Slap at Spanish speakers by mag rooted in bigotry
ARIZONA DAILY STAR
February 18, 2003
By Maria Elena Salinas
A few laughs are not worth offending millions of people and perpetuating
stereotypes. That's why I didn't find anything amusing in recent comments made
the flamboyant cross-dressing character Dame Edna Everage in the February issue
of Vanity Fair magazine.
Asked by a fictitious reader whether Spanish lessons are a good idea, Dame Edna
responded by saying that learning Spanish is "twaddle" and the only possible
reason to learn it would be to talk to "the help" or to "leaf blowers."
Dame Edna went on to say that there isn't anything Spanish has to offer except
Dame Edna, who is really Australian comic Barry Humphries dressed in drag,
managed to offend a rather sizeable ethnic group, when you consider that Spanish
is the second-most-spoken language in the world, after Mandarin.
In the United States, there are some 37 million Hispanics, 30 million of whom
speak Spanish. And it didn't take long for many of them to respond.
"We understand that the column's advice is not intended to be taken seriously.
also understand the question . . . was supposed to elicit laughter," Juan
president of the National Association of Hispanic Journalists, wrote in a letter
Vanity Fair. "We simply don't see what's so amusing about an appalling display
"Your column in Vanity Fair caused me a great deal of distress," wrote Betty
Cortina, editor of Latina magazine.
She went on to list such world-renowned Spanish-language writers as Gabriel
Garcia Marquez, Carlos Fuentes, Jorge Luis Borges, Pablo Neruda and Octavio
"Such disrespect and disparagement of our fellow Americans is not just bad
manners, it is offensive to us all," stated Lisa Navarrete, of the National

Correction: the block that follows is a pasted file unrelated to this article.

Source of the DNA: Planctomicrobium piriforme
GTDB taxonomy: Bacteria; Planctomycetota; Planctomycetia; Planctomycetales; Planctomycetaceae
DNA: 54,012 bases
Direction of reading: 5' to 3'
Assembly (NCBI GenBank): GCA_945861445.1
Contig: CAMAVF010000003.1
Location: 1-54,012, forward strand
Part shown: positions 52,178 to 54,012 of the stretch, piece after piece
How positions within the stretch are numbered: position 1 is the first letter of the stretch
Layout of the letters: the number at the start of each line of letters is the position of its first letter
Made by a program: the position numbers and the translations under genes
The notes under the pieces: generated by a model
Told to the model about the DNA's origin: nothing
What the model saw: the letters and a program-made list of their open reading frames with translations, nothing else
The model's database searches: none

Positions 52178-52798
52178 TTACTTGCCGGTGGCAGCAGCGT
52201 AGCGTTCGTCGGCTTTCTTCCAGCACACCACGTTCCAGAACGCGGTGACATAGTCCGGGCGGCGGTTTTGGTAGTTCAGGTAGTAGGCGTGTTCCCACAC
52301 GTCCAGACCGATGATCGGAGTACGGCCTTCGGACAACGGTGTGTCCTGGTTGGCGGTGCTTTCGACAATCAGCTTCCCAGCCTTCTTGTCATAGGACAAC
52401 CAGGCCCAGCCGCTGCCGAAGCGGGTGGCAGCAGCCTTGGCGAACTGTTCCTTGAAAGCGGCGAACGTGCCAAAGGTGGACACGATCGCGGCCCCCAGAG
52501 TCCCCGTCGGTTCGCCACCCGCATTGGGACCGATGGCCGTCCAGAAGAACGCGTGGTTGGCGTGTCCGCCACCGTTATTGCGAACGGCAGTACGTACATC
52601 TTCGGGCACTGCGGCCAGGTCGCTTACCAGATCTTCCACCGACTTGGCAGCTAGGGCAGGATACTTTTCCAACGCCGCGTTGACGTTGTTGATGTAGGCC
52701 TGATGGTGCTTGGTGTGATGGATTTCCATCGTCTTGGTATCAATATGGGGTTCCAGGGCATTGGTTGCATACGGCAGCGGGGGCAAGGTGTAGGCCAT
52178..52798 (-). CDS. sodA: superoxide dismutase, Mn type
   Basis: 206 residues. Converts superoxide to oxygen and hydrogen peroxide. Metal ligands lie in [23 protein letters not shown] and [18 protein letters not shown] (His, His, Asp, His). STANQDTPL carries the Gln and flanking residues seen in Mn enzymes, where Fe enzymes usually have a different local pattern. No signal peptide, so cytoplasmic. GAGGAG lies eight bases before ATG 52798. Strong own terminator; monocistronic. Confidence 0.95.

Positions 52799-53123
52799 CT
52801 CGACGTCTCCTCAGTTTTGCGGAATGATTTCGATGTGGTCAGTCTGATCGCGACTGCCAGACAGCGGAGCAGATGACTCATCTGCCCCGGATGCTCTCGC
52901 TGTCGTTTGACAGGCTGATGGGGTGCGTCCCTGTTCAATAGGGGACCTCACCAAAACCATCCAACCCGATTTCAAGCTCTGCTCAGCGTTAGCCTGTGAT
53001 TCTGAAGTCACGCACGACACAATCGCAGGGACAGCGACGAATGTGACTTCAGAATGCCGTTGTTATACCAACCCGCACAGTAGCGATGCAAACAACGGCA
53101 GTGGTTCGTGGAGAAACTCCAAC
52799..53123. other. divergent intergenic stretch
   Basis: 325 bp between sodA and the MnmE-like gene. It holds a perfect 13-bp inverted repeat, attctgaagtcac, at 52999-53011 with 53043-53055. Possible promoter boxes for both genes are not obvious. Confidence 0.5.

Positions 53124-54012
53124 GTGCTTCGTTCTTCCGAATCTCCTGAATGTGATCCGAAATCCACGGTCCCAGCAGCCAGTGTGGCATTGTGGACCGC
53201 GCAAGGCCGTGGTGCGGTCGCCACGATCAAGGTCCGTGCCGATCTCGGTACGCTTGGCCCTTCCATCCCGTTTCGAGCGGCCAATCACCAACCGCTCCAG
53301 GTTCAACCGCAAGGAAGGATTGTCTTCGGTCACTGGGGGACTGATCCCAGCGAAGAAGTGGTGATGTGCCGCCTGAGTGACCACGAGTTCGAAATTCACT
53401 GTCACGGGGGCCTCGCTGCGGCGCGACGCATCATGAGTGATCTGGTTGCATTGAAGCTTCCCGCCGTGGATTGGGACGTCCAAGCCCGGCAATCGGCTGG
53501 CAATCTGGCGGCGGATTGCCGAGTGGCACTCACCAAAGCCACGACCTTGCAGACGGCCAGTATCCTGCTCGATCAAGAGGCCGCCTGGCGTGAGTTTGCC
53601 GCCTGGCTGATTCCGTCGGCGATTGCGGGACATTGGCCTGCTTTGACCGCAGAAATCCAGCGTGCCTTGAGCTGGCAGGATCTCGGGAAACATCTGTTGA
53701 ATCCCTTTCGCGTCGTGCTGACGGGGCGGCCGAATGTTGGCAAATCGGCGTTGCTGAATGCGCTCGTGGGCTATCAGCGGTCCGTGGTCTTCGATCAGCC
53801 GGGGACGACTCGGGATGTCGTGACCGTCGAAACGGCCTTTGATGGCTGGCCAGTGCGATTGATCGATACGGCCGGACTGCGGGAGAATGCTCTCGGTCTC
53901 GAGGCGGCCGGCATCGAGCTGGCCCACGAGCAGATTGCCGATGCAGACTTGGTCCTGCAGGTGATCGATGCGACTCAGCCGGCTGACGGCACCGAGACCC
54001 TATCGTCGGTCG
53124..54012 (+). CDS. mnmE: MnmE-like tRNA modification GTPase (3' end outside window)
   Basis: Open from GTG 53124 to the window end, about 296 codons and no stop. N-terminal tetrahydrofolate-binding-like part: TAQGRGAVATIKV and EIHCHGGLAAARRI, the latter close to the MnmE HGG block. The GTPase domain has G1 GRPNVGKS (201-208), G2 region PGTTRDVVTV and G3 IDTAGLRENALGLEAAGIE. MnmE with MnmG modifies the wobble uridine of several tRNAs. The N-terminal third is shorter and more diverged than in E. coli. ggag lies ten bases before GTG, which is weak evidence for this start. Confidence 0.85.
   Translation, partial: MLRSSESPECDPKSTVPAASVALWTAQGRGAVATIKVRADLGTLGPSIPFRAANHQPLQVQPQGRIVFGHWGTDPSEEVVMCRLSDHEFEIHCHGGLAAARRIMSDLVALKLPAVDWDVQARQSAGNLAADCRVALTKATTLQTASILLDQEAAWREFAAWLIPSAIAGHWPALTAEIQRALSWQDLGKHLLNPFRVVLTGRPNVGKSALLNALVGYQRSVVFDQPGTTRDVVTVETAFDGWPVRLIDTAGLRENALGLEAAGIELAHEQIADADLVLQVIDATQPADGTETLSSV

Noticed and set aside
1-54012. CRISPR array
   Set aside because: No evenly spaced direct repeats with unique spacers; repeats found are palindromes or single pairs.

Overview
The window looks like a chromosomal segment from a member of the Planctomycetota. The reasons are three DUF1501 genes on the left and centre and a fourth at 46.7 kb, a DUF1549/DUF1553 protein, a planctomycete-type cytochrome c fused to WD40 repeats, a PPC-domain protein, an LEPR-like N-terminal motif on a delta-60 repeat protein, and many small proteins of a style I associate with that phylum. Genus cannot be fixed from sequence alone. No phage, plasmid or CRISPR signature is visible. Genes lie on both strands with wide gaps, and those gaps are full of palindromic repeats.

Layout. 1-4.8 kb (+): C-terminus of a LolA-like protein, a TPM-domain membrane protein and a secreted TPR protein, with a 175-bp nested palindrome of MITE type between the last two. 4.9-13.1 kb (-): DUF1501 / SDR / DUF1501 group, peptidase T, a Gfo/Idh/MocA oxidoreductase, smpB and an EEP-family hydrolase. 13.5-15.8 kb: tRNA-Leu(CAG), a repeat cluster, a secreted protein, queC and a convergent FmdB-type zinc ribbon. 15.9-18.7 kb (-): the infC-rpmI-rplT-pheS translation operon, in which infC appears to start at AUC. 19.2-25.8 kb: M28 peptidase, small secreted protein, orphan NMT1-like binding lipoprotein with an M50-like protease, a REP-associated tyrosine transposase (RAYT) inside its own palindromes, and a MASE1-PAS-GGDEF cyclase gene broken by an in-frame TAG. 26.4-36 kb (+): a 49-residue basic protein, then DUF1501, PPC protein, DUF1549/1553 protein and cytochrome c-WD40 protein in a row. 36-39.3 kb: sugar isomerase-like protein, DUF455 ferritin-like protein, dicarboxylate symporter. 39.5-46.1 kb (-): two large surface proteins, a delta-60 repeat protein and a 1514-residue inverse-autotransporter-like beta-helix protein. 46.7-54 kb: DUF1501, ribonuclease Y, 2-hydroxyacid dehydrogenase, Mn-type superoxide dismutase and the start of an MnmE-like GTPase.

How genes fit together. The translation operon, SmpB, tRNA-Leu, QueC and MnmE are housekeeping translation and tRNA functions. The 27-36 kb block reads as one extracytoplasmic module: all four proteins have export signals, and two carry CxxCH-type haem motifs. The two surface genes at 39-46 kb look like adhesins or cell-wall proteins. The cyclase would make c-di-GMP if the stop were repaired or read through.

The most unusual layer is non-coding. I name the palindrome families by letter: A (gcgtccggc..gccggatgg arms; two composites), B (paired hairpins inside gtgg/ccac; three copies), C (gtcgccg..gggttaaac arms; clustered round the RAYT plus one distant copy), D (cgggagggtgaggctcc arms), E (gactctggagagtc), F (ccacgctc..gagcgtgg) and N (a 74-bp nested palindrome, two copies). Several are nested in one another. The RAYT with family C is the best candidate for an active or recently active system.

Dame Edna's stinging remarks had Hispanic groups threatening to boycott Vanity
Fair and demanding an apology from the magazine and from Dame Edna herself
(or is it himself?).
As for me, I support the efforts to get an apology. As someone who uses Spanish
on a daily basis, I know that it is not "twaddle" and is indeed spoken by more
maids and gardeners, not as Dame Edna would have us believe.
As a matter of fact, it would be beneficial for everyone to learn how to speak
of the richest and most beautiful languages on Earth, and be able to communicate
with the more than 400 million native Spanish speakers in the world.
Defenders of Dame Edna point out that she/he is a fictional character who
everybody. An equal-opportunity distributor of insults is how Vanity Fair
Dame Edna might be make-believe, but there was nothing fictional about her
insulting remarks. They show a lack of sensitivity not only on her/his part, but
the part of the editors of Vanity Fair, who allowed them to be published.
They just don't get it. Hispanics are the fastest-growing ethnic group in the
Instead of insulting Hispanics, Vanity Fair should consider publishing its
in Spanish. And that is no joke.
* Maria Elena Salinas is an anchor for"Noticiero Univision" and a columnist
with King Features, 888 7th Ave., New York, NY 10019; e-mail:
firstname.lastname@example.org. Salinas also maintains a bilingual Web site: